A freelancer’s guide to getting paid on time


Any freelancer with a steady stream of work will tell you they’d never go back to a staff job, if it weren’t for this one thing: Getting paid as a freelancer is often more challenging than the work itself.

Unlike employees that benefit from bi-monthly direct deposits, freelancers often have to invoice for each project. In a perfect world, we’d receive payment upon invoicing or within the term stipulated in our contracts. But it’s not uncommon for freelance payments to mysteriously get lost in the shuffle for months (or in my case, years!), even after the establishment of the Freelance Isn’t Free Act protecting the rights of freelancers. Biding time to pay freelancers isn’t only disrespectful, but it can seriously hamper our ability to cover basic necessities.

But just how bad is it? Bonsai, a freelancing payment software, conducted a study analyzing invoice trends sent over three years. They found that 29 percent of invoices are paid late. Unsurprisingly, but no less sickeningly, women are paid late more often than men, with marketing freelancers paid late more frequently than any other profession, according to the study.

Since your time and your work are valuable, here’s how to make sure you get paid on time, and what to do when you’re not.

Follow up

How many iterations of “Hi, just wanted to quickly follow up on the status of my invoice” have you sent in the last year? It can feel redundant, but I promise you, it’s reminding your client of a pressing responsibility. Make sure they even received the invoice, and double check that you’ve sent it in the right format to the right address. If all checks out, give yourself a cut off of three weekly follow-ups before you move up the chain. After all, you want to retain some of your dignity, and devote your time to actual work.

Go over their head

Give your direct supervisor the benefit of the doubt when moving up the chain. That means under no circumstances should you badmouth them to their supervisor or finance department, since the late payment is often out of their control. Finance departments deal with thousands of invoices at a time, so provide as much information as you can in your initial email to mitigate too much back-and-forth — invoice number, date, project, and amount. If you don’t hear back, pick up the phone, transport yourself back to the ’90s, and leave a professional yet stern voicemail. People now use the phone so infrequently, they’ll realize you mean business.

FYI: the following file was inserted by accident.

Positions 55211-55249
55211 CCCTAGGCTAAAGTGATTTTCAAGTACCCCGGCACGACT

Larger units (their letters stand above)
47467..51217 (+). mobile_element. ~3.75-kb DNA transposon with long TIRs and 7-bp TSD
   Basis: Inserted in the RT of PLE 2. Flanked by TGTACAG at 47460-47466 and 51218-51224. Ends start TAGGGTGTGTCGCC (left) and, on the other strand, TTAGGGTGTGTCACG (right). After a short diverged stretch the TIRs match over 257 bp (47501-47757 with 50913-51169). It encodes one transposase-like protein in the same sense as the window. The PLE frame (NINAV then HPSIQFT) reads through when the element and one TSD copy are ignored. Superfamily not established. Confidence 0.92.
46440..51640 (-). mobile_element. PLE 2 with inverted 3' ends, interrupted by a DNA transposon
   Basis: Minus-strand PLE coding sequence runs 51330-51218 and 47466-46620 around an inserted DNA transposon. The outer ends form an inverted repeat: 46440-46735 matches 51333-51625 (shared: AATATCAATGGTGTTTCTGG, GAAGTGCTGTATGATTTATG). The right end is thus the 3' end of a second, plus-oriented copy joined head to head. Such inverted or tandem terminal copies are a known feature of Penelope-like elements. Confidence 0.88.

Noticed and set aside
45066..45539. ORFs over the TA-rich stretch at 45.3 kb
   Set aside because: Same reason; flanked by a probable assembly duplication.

Charge interest

Think about it: If you’re late to repay a bank loan, they’ll have no qualms about charging you interest. So why are freelancers afraid to charge interest? It’s simple. We’re afraid to burn bridges, to be too aggressive, to come on too strong. If the invoice is unreasonably late, charge a late fee. Here’s the catch, though: You can only do so if you’ve amended your initial contract to outline the terms of said late payments (if no such language exists in your contract, you might be SOL). If they finally respond saying they’ll prepare your check, it’s ultimately your call as to whether you want to drop the late fee and stay on good terms. I know, I know, we are at their mercy, and it’s unfair on so many levels.

Take legal action

The first step in legally collecting your money is re-sending your invoice as certified mail, since your client will have to sign for it upon receipt. The thing about hiring a lawyer is that the cost of their services might exceed the total of your invoice, negating your efforts entirely. In that case, it can help to simply connect with a lawyer and have them call or email your client on your behalf. This will quite literally act as a wake-up call. To find a lawyer who specializes in freelancer payment issues, download the Freelancers Union app.

You can also submit a complaint to the Department of Consumer Affairs if you’re based in New York, or the Consumer Protection Finance Bureau, which will then work to contact your client and collect your funds on your behalf, or refer you to another government body that is more equipped to handle your unique case. As a last resort, you can take your client to small claims court without the need for a lawyer, but that process can be lengthy and often unfruitful.

The unfortunate truth is that while it’s absolutely the responsibility (and in the best interest) of contractors to get freelancers paid on time, if you’ve ever experienced a delay in getting that check or direct deposit, you’re absolutely not alone. If you feel like you’ve ever gotten caught chasing payments, the video below knows exactly how you feel.

Directed by Shruti Ganguly, featuring The Sals, produced by Casey Kohlberg at honto88, clothing and accesories by Behno.